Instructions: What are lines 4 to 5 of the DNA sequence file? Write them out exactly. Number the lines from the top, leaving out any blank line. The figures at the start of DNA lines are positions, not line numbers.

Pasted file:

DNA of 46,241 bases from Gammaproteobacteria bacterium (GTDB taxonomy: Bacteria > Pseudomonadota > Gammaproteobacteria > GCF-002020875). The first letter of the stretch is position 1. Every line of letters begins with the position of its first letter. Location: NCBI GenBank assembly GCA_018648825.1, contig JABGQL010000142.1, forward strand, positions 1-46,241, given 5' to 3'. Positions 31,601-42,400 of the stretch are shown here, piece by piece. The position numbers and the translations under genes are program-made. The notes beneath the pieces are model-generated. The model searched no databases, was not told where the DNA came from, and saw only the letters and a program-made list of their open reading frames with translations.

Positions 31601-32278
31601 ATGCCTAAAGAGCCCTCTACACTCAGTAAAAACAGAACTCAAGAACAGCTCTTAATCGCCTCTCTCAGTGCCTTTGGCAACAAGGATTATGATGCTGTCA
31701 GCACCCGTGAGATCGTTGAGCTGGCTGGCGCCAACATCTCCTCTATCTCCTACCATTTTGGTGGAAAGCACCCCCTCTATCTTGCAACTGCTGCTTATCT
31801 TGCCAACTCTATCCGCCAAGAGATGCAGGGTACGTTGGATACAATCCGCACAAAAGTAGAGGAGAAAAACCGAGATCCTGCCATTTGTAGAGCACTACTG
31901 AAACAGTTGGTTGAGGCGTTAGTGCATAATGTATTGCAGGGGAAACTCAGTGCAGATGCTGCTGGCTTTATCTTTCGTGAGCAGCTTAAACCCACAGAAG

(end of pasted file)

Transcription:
31701 GCACCCGTGAGATCGTTGAGCTGGCTGGCGCCAACATCTCCTCTATCTCCTACCATTTTGGTGGAAAGCACCCCCTCTATCTTGCAACTGCTGCTTATCT
31801 TGCCAACTCTATCCGCCAAGAGATGCAGGGTACGTTGGATACAATCCGCACAAAAGTAGAGGAGAAAAACCGAGATCCTGCCATTTGTAGAGCACTACTG